Two of the major things that make life on earth possible for humans are oxygen and water. Without these we would certainly die, and relatively quick for that matter. If you were chronically under oxygenated, you’d know it, and you’d do something about it. Yet an astonishing 75 percent of all people are chronically dehydrated. And what do we do? Not a damn thing. Mainly because many people who are dehydrated do not even realize they are dehydrated to do anything about it. We take over the counter medicines, prescription medicines, homeopathic medicines and everything in between to try to fix problems that truly stem from poor diet and under hydration. Soda does not count as water, tea does not count as water, flavored water does not count as water. Plain ol’ H20 is the only thing that counts as water! The eight-eight ounce glass of water rules does not really have a whole lot of scientific backing, but its a hell of a place to start, and odds are you need even more. So next time you giggle at the meathead at the gym with his sleeveless shirt cut all the way down to his hips and a jug of water on hand, ask yourself if you exhibit any of these signs of chronic dehydration:
Next time you have a pounding headache, before you crack open the vicodin, maybe crack open the dasani first. The human brain is composed of 80% water and also basically ‘floats around’ in cerebral fluid inside your skull, which is made of guess what? water. Dehydration causes brain tissue to lose fluid and also restricts oxygen and blood flow to the brain causing blood vessel dilation and inflammation, which can be pretty damn painful. Knock down a half a gallon of water tomorrow and get back to us on the migraines.
What most people chalk up to lack of sleep or other lifestyle distractions, can actually be attributed to dehydration. Self preservation is the very first law of nature, and the human body is a self-preservation machine. When you’re dehydrated, your body preserves energy by decreasing blood circulation. When blood circulation is reduced, that means less oxygenated blood is flowing to the brain , muscles and other organs, which causes extreme lack of energy.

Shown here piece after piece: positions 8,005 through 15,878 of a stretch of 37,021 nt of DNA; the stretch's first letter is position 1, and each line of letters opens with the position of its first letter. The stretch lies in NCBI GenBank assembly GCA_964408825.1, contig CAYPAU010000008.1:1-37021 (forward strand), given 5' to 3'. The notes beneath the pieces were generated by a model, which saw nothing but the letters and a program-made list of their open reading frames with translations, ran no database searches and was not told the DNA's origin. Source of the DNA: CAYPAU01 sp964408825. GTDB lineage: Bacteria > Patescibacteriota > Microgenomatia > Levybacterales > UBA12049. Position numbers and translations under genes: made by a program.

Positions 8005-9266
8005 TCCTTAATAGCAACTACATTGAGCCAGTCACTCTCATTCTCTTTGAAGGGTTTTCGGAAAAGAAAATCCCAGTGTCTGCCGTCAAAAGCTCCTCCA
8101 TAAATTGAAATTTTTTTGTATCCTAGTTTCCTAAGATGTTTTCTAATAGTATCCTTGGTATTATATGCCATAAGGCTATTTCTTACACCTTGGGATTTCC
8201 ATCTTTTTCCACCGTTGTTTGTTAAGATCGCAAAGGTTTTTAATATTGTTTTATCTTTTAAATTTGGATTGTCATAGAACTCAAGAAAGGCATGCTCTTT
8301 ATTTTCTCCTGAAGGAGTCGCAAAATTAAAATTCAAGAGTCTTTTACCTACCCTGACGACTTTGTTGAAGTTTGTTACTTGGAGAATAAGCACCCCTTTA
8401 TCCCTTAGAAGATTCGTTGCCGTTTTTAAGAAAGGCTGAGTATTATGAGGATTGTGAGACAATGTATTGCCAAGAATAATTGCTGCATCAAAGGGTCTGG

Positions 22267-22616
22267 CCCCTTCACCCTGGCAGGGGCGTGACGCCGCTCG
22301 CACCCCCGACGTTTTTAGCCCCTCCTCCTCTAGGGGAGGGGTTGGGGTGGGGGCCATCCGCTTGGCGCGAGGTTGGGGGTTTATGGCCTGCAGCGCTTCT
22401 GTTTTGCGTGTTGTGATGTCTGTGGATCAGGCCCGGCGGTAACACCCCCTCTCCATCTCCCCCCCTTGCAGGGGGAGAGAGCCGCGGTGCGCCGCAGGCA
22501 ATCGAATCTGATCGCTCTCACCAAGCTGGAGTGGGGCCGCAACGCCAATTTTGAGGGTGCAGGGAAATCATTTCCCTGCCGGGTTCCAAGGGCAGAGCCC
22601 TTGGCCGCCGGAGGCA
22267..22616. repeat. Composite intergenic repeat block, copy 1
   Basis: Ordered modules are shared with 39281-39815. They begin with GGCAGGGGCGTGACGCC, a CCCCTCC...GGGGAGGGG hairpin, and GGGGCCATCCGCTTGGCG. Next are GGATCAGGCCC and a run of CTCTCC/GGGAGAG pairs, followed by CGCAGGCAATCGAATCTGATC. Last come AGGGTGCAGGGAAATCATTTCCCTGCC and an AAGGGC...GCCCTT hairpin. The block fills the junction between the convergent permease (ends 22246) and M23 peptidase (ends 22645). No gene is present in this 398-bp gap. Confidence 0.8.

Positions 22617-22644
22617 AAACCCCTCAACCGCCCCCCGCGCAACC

4. Extreme Hunger
This one may come as a shock to our readers with ‘big appetites’, but the hunger signal is very often confused for the thirst signal. More often than not you will feel hungry when all you need to do is drink water. When the body is dehydrated, the area of the brain called the hypothalamus tends to confuse thirst with appetite. Try drinking 32 ounces of water before a meal. Dehydration also slows down metabolism which will directly negatively affect your body’s ability to burn fat.
5. Digestive issues
The mucus in the mouth and throat keep the digestive system running properly. In addition to lubrication the mucus also contains important enzymes that are critical to proper digestion and metabolism, as well as conversion of food to energy (rather than stored body fat). This applies to the entire digestive system from the mouth all the way through the intestines. Which is why dehydration can also lead to serious illnesses like diverticulitis and intestinal blockages. Without proper hydration and lubrication of the digestive system and stomach, stomach acid can build up and do serious damage to the lining of the stomach and even the esophagus and throat.
6. Abnormal urine
Dark, Smelly, and/or infrequent urine are all signs that you are not drinking enough water. Coupled with consumption of diuretics and bladder irritants like energy drinks and caffeinated sodas, this can lead to bladder and kidney disease as well as irritate the prostate in men, potentially leading to enlargement.
7. Muscle cramps
When we sweat, regardless of if it’s from exercise, sex, or watching cops, it can lead to a drop in sodium. Sodium is an important regulator when it comes to maintaining fluid balance in the muscles. But more importantly, when we sweat and don’t replenish the water, there’s only so much water to go around and the body has to prioritize where the remaining fluid is going to go. Which is almost always the circulatory system, which puts the muscles on the back burner. When the muscles become dehydrated they become extremely sensitive which produces involuntary spasms and cramps.
8. Constant/Prolonged sickness
We all know that person (or perhaps you are that person) who always gets sick, and can’t seem to shake something as simple as the common cold. Every other week you’re in bed with chicken noodle soup and a rag on your head for days on end. You buy theraflu in bulk and avoid sick people like lepers because you cant afford to take anymore sick days from work because you got a month-long sniffle. But can you believe this could be attributed to your water intake? Drinking water allows your body (particularly your liver and kidneys) to rid your body of toxins. Your organs function to filter out certain waste products , and when they become dehydrated, they end up pulling water from other sources like your blood stream, which is a whole new can of worms I promise you don’t wanna crack.